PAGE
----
It is a truth generally acknowledged about sacred books that they are liable to contain utterances which cause difficulties to believers and bafflement, or merriment, to the profane. One of the more difficult texts in the New Testament is the saying of Jesus recorded at Matthew 19:12. He has just laid down a firm line on divorce: to put away, i.e., divorce, a wife, except for fornication, and then to marry again is adultery; and if anyone else marries such a divorced woman, he is guilty of adultery, too. The disciples, dismayed, say, in that case, “it is not good to marry.”
But he said unto them, All men cannot receive this saying, save they to whom it is given.
For there are some eunuchs, which were so born from their mother’s womb: and there are some eunuchs, which were made eunuchs of men: and there be eunuchs, which have made themselves eunuchs for the kingdom of heaven’s sake. He that is able to receive it, let him receive it.
From an early period, the meaning of this text was disputed. Many took it as an incitement to self-castration, and some of them, like the theologian Origen, really carried the action out. Others preferred to interpret it in an allegorical sense: the elect are those who can resist desire—and in fact those who resolved the problem of lust by physically putting themselves out of its way were not really chaste at all. That became the accepted view of the churches.1
The impulse to self-castration was a recurrent phenomenon in pagan religion. In the classical world it was practiced by the followers of the Great Mother, the Galli, who unmanned themselves with a sharp stone, and begged through the streets; but only aliens did this, and real Greeks and Romans looked on them with disapproval, even disgust, not unmixed with prurient curiosity. We meet the Galli, for instance, in Apuleius’ novel The Golden Ass, where they are charlatans and debauchees; and the poet Catullus has given us a bizarre but powerful and fascinating psychological study of the condition in his sixty-third poem, Attis, which reenacts the experience of Attis, the young male partner of the goddess Cybele, who castrated himself on the slopes of Mount Ida, and who can in consequence never go back to ordinary Greek life. “May your madness be far from me,” the poet concludes his poem, “drive others crazy, drive others insane.”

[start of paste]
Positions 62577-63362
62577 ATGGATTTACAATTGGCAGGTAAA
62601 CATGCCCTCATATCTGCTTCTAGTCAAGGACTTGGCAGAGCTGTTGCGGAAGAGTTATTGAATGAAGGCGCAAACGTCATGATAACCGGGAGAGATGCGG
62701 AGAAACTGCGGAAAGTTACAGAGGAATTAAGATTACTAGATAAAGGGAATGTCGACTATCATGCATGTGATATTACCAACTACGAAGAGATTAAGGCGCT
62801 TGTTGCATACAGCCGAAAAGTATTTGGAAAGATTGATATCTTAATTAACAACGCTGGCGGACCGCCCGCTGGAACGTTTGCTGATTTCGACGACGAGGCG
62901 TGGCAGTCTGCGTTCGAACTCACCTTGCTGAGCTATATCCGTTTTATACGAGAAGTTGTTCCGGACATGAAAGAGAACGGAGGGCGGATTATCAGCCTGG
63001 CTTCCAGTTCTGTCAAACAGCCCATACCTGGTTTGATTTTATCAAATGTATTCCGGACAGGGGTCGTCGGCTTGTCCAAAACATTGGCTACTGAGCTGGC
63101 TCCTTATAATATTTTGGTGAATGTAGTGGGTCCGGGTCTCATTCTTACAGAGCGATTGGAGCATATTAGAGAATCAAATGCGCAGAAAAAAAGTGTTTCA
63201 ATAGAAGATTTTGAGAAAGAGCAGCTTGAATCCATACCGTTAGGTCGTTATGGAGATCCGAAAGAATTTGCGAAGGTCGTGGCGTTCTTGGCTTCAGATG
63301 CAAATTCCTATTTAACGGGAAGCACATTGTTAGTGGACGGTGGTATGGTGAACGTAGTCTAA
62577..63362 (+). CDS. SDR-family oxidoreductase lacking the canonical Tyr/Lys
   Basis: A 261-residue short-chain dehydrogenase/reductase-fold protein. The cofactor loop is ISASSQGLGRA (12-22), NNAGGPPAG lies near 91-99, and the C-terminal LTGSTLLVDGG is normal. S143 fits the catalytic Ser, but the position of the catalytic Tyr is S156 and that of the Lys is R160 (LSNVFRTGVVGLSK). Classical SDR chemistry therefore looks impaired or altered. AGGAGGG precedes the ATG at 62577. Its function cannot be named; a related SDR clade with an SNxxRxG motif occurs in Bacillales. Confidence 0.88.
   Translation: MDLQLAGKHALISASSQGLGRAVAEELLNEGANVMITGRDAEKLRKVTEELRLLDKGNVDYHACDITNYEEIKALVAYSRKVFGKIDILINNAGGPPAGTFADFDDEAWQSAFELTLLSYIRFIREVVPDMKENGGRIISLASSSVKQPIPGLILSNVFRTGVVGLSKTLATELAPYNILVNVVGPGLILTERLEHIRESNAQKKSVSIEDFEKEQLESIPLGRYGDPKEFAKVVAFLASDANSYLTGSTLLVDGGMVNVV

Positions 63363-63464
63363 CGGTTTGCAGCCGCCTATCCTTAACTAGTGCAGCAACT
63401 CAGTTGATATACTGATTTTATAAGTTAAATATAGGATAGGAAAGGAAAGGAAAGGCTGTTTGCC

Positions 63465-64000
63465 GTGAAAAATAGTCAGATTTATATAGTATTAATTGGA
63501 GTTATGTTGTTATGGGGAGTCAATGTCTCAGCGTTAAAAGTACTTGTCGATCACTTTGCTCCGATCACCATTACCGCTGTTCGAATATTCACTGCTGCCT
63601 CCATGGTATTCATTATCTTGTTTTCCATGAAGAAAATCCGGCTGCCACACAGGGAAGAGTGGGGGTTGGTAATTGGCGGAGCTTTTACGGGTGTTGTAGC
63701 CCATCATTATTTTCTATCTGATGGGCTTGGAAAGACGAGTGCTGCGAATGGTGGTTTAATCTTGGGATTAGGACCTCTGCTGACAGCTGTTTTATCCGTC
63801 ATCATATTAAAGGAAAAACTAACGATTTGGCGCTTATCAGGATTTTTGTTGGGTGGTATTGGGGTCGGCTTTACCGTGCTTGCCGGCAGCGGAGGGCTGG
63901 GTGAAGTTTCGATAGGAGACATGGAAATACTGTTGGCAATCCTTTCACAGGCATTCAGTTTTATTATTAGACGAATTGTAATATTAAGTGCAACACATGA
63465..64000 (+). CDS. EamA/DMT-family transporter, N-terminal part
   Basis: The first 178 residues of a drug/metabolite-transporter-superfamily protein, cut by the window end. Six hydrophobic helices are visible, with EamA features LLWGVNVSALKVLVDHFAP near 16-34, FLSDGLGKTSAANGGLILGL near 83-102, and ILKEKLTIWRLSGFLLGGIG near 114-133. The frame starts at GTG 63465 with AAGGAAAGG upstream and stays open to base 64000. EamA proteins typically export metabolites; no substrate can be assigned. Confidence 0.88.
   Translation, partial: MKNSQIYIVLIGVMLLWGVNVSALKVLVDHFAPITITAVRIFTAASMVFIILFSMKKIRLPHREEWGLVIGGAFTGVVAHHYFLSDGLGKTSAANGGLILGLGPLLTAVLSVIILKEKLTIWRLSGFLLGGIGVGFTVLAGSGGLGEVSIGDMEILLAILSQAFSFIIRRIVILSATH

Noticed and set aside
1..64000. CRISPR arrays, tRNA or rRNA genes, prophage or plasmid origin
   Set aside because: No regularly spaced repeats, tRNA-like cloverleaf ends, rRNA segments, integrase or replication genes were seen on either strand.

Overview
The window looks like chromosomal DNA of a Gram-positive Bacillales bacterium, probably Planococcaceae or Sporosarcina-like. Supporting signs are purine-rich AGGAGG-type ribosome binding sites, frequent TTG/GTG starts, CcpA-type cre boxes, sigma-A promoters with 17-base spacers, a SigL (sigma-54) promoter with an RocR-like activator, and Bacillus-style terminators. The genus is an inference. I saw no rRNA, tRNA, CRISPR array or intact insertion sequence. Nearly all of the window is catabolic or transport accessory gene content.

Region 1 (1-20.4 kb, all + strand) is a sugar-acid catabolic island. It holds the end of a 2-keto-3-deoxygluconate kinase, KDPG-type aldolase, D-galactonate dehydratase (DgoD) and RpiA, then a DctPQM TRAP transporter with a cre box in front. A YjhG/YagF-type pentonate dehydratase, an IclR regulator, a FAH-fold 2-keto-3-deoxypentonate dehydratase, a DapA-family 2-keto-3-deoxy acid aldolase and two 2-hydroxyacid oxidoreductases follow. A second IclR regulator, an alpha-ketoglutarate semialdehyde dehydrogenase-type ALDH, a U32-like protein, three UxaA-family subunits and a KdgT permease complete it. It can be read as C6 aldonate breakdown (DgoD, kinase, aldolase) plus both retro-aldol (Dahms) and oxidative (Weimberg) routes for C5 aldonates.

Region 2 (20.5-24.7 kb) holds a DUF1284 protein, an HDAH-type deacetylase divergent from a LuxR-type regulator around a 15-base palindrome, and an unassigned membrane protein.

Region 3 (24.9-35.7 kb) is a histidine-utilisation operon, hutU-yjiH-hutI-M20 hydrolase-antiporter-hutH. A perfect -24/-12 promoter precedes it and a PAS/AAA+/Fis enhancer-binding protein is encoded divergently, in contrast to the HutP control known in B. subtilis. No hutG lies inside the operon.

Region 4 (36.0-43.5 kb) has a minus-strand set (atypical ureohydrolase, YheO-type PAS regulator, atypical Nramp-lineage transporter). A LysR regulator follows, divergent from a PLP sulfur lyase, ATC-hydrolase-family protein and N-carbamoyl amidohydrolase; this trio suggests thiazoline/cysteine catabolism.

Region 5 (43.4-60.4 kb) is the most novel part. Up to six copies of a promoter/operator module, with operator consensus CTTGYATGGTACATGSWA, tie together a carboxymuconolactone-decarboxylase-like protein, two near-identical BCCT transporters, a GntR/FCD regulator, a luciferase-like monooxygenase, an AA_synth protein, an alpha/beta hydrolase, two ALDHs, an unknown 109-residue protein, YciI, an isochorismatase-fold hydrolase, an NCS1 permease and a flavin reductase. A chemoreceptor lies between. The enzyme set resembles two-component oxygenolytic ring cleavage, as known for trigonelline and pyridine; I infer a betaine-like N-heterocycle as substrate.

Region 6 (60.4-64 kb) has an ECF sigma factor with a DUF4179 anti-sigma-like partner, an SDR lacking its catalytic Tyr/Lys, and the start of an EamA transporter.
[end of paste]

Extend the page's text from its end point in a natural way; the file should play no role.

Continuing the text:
But the other, more literal, interpretation of Matthew 19:12 never died out. It still has not. Gary Taylor is, in Castration: An Abbreviated History of Western Manhood, emphatic on the point:
What would Jesus have you do?
Although a professor of English, he denies himself the pleasure of quoting the famous lines with which the curmudgeonly British poet Philip Larkin ends the poem which opens “They fuck you up, your mum and dad”:
Man hands on misery to man.
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